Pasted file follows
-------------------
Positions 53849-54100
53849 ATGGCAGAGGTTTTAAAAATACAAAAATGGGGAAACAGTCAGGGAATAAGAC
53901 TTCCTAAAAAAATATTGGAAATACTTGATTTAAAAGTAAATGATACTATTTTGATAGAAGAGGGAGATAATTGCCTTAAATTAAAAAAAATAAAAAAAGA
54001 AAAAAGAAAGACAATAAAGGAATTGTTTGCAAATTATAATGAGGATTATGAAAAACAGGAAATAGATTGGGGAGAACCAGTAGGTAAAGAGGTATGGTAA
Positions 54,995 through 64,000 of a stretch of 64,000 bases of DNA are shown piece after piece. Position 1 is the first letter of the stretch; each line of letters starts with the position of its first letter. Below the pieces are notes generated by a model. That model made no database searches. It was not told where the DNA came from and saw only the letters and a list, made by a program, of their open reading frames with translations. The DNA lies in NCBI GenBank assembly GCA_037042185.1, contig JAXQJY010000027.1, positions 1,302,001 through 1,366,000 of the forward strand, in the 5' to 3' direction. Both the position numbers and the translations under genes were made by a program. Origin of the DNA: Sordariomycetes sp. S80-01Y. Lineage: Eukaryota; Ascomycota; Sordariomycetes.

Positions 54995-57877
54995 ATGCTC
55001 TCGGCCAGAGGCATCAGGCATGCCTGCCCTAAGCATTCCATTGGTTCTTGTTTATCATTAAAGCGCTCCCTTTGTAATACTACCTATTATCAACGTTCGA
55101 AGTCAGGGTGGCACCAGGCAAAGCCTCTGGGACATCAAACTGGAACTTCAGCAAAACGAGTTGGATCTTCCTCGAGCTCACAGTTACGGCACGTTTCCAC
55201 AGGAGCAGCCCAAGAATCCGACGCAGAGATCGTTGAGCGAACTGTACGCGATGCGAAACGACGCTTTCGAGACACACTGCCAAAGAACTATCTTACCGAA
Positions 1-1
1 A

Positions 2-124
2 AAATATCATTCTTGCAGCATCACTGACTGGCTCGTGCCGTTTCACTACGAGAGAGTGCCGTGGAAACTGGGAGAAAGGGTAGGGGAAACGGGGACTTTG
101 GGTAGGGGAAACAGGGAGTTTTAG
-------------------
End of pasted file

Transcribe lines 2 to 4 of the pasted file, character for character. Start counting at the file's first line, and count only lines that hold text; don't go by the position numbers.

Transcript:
53849 ATGGCAGAGGTTTTAAAAATACAAAAATGGGGAAACAGTCAGGGAATAAGAC
53901 TTCCTAAAAAAATATTGGAAATACTTGATTTAAAAGTAAATGATACTATTTTGATAGAAGAGGGAGATAATTGCCTTAAATTAAAAAAAATAAAAAAAGA
54001 AAAAAGAAAGACAATAAAGGAATTGTTTGCAAATTATAATGAGGATTATGAAAAACAGGAAATAGATTGGGGAGAACCAGTAGGTAAAGAGGTATGGTAA